How It Works: Discussion Proposal NO YES Test for Consensus Discussion of the item: The item is discussed with the goal of identifying opinions and information on the topic at hand. The general direction of the group and potential proposals for action are often identified during the discussion. Formation of a proposal: Based on the discussion, a formal decision proposal on the issue is presented to the group. Call for consensus: The facilitator of the decision-making body calls for consensus on the proposal. Each member of the group usually must actively state their agreement with the proposal, often by using a hand gesture or raising a colored card, to avoid the group from interpreting silence or inaction as agreement. Identification and addressing of concerns: If consensus is not achieved, each dissenter presents his or her concerns on the proposal, potentially starting another round of discussion to address or clarify the concern. Modification of the proposal: The proposal is amended, re-phrased in an attempt to address the concerns of the decision-makers. The process then returns to the call for consensus and the cycle is repeated until a satisfactory decision is made. The decision reached by consensus takes into account the insights of all members. The process ensures tat issues are fully aired and that all members feel they have been adequately heard. Decisions are taken not simply because one more than 50% of members are in favor of a proposal, but because all agree to a way forward. Some may feel that it’s not necessarily they first option, but ALL can support it and commit themselves not to undermine the decision. TRUE CONSENSUS is not the same as unanimity. We must be careful to recognize that real consensus arises out of real community, and often only through real tension as people express their insights with passion and integrity, and yet with respect for really hearing others’ points of view. Modify of Proposal Concerns Raised Assent, Assent w/Reservations, or Stand Aside Consensus Achieved Block Action Points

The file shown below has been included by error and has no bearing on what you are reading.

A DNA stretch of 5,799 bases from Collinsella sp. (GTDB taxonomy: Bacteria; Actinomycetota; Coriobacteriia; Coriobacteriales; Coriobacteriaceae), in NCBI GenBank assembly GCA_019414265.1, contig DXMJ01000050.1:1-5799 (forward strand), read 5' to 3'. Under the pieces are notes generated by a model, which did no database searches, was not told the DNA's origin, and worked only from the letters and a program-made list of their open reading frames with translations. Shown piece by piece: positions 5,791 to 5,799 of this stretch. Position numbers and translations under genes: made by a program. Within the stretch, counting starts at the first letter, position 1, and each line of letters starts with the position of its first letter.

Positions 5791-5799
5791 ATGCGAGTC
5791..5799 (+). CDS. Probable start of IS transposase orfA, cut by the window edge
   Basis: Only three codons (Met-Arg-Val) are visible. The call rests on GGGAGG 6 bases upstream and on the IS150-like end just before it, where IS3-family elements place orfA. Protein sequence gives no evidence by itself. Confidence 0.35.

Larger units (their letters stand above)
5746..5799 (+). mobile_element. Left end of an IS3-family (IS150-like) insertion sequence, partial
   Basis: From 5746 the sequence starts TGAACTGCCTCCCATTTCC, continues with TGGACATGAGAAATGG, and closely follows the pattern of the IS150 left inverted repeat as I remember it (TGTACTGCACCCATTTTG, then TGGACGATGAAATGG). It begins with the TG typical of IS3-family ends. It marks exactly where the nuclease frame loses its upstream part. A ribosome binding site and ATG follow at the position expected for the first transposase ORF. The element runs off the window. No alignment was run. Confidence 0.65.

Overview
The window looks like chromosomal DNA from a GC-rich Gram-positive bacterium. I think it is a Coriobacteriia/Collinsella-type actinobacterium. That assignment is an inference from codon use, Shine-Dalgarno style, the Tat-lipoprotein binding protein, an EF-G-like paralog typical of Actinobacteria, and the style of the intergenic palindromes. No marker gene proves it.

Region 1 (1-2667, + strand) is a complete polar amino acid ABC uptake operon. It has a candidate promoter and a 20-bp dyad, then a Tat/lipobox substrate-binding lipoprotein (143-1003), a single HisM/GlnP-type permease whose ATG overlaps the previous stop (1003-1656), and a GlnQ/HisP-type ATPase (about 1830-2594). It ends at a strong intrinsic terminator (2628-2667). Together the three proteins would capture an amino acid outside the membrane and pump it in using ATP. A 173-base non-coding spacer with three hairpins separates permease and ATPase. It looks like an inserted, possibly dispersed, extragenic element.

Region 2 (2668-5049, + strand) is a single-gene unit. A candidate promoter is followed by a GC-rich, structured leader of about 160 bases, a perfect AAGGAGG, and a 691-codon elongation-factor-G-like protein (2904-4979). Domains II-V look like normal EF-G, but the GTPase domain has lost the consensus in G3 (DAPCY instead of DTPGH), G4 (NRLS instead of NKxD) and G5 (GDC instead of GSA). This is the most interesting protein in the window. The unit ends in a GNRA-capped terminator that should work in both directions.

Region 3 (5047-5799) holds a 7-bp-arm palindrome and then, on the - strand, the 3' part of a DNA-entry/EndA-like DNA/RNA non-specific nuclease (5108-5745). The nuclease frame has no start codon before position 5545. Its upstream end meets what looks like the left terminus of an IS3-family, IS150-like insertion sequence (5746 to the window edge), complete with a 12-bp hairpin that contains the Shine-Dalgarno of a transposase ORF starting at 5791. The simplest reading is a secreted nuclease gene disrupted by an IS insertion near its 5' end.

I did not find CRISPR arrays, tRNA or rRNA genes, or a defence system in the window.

6 Ideally… concerns and reservations will discussed though the consensus decision-making process When the call for consensus on a proposal is made, you have four choices: Assent (agree, approve, concur, go along with, consent) Assent with Reservations Stand Aside Block